Steve Jackson can be a completely different man depending on what time of the day you catch him at.
He could be shuffling around the house like an old man or struggling with the erratic movements that are a side effect of the medication he takes.
Diagnosed with Parkinson's disease in his 30s, Steve is still learning to live with the tremors that are the most obvious indicator of his disease 20 years on. The tremors make it hard for Steve to carry out tasks that involve small refined movements like doing up buttons or shoelaces.
"What I used to be able to do in a matter of minutes takes hours now. It can take all day to cut the lawns. And trying to eat peas on a fork is very interesting," Steve laughed.
He also has stiff and rigid muscles and can be very slow in the mornings. Steve's speech has become soft and slurred and his legs are often restless and can't be kept still.
In 1997 Steve had one of two operations available to people with Parkinson's. The surgery on his brain was very effective but the tremors are almost completely back now.
"It's bloody annoying," Steve said. "This disease has taken a lot away from me and the family."
His wife Mary used to be a nurse which has helped her get through Steve's diagnosis and everyday struggles.
"When it gets tough I click into nurse mode but also have to remember I'm a wife, she said.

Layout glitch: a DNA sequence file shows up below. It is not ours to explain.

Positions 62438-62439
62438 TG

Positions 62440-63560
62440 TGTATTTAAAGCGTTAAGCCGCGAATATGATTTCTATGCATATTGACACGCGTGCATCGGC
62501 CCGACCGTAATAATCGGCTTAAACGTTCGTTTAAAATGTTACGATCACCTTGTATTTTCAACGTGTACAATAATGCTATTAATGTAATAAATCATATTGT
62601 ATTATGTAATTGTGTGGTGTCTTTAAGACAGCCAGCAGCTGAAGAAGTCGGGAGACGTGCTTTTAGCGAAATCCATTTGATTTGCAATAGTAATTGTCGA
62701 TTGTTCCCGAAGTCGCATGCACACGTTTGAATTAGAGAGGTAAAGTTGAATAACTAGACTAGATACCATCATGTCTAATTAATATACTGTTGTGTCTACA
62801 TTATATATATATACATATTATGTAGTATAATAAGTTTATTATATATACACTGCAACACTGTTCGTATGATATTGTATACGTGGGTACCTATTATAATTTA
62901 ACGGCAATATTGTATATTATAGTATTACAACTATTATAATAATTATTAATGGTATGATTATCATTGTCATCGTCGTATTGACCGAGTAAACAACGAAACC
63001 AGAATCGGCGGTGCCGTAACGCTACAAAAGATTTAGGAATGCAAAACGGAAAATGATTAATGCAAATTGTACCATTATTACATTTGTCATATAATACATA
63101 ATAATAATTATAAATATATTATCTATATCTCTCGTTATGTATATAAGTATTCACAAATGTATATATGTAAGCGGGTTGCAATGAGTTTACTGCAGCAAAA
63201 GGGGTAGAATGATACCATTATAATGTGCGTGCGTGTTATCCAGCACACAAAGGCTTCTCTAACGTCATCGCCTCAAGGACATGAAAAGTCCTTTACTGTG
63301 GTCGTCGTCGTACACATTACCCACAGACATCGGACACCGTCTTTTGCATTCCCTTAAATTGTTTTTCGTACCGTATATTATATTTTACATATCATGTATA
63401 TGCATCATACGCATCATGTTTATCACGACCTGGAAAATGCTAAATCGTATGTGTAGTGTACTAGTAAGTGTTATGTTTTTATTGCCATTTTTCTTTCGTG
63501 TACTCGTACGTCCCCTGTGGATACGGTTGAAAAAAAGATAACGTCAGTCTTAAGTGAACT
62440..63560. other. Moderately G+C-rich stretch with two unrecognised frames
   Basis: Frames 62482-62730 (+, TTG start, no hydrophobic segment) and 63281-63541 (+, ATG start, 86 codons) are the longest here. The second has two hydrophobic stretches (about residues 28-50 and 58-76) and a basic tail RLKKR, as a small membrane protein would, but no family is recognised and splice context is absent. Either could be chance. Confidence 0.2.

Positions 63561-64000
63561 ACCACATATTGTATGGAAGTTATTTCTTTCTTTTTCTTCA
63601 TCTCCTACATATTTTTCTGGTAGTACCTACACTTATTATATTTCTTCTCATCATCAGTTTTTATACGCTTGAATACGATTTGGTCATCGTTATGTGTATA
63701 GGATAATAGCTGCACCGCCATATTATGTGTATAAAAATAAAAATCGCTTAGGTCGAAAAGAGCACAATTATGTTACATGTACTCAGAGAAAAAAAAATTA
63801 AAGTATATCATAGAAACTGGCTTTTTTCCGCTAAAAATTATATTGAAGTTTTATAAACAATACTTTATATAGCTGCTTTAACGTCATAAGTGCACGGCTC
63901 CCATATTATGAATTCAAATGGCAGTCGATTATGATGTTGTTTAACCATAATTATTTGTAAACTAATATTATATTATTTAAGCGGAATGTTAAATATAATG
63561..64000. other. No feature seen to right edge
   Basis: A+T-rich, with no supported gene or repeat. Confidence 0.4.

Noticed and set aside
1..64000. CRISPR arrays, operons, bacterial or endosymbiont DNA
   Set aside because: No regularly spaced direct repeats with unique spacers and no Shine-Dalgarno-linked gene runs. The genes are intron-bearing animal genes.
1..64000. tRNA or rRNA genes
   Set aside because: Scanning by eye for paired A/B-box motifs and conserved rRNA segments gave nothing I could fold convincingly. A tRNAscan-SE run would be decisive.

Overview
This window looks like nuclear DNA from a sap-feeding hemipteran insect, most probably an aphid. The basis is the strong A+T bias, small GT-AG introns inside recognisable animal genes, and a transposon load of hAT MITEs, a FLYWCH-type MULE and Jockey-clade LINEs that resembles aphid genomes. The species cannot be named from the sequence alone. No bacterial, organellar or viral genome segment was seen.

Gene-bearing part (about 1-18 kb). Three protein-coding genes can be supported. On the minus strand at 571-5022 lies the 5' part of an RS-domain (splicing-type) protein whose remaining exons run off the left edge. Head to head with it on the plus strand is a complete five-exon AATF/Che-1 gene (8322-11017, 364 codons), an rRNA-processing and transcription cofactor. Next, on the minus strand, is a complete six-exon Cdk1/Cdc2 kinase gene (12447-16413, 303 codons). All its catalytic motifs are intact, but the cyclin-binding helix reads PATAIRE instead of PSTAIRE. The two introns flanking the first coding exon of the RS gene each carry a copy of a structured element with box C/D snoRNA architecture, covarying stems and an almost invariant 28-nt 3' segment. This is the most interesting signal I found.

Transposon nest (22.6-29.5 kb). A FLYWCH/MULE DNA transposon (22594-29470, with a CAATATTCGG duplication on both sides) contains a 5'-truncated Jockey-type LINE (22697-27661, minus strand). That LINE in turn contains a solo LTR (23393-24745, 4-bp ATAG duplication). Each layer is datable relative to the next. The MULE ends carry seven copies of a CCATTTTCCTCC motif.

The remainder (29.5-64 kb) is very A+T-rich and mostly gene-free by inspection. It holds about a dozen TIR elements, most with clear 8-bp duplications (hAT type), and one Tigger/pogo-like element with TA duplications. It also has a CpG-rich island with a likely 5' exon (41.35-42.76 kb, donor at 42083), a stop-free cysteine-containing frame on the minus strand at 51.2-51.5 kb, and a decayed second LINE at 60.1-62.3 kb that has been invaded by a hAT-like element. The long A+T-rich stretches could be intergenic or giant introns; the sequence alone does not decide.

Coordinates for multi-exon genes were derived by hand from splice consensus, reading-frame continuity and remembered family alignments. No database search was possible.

Before Parkinson's took hold, Steve loved to play darts but now he can't even hit the board.
Four years ago Steve helped found UPBEAT - a splinter of the Parkinson's Society for sufferers under 55.
Steve said the group meets twice a year to discuss case-notes and laugh about the things they have difficulty with. Any interested members can contact Steve on 878 7909.
Parkinson's awareness has increased through publicity of Muhammad Ali, Michael J Fox, and the Pope's battle with the disease but the curious stares that Steve and his family encounter everyday show that there is still not enough understanding. The symptoms of Parkinson's disease are produced by a a deficiency of dopamine in the brain but there is still not a lot known about the cause of Parkinson's which is frustrating for sufferers such as Steve. Medication has to be taken to replace the missing dopamine but with each new medicine comes the challenge of the side effects. The condition develops very slowly and people are usually diagnosed after noticing a tremor. Others notice that their arms have become clumsy and they are having trouble writing. There are huge amounts of research being undertaken throughout the world and attempts being made to find a cure. Tomorrow is Parkinson's Appeal Day and all proceeds will be used in Hawke's Bay for the benefit of Parkinson's Society members. Only a small portion of the Society's funding comes from government. For the rest the Society relies on applications to trusts, the Lotteries Board and other agencies. The Hawke's Bay division of the Parkinsonism Society looks after the interests of 300 members. Approximately half of the members are Parkinson's sufferers while the rest are carers and supporters. The organisation's main function is providing awareness, information and education on Parkinson's to its members and to the health sector. Each year a guest speaker comes to Hawke's Bay to update members on current research.